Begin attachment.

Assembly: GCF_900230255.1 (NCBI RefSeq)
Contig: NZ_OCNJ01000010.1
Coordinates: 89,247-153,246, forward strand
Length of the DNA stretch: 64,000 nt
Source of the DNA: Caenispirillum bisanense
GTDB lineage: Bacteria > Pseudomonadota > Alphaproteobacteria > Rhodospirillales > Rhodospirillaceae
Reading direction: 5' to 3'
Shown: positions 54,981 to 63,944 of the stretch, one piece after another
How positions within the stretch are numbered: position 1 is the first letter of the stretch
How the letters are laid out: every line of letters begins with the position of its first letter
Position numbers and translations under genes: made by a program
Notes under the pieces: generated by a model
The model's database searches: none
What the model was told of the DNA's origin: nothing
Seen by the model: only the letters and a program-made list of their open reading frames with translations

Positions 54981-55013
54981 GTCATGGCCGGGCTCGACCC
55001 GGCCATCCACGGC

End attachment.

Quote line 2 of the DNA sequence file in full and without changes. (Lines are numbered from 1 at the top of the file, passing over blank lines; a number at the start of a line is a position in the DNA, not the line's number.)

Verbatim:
Contig: NZ_OCNJ01000010.1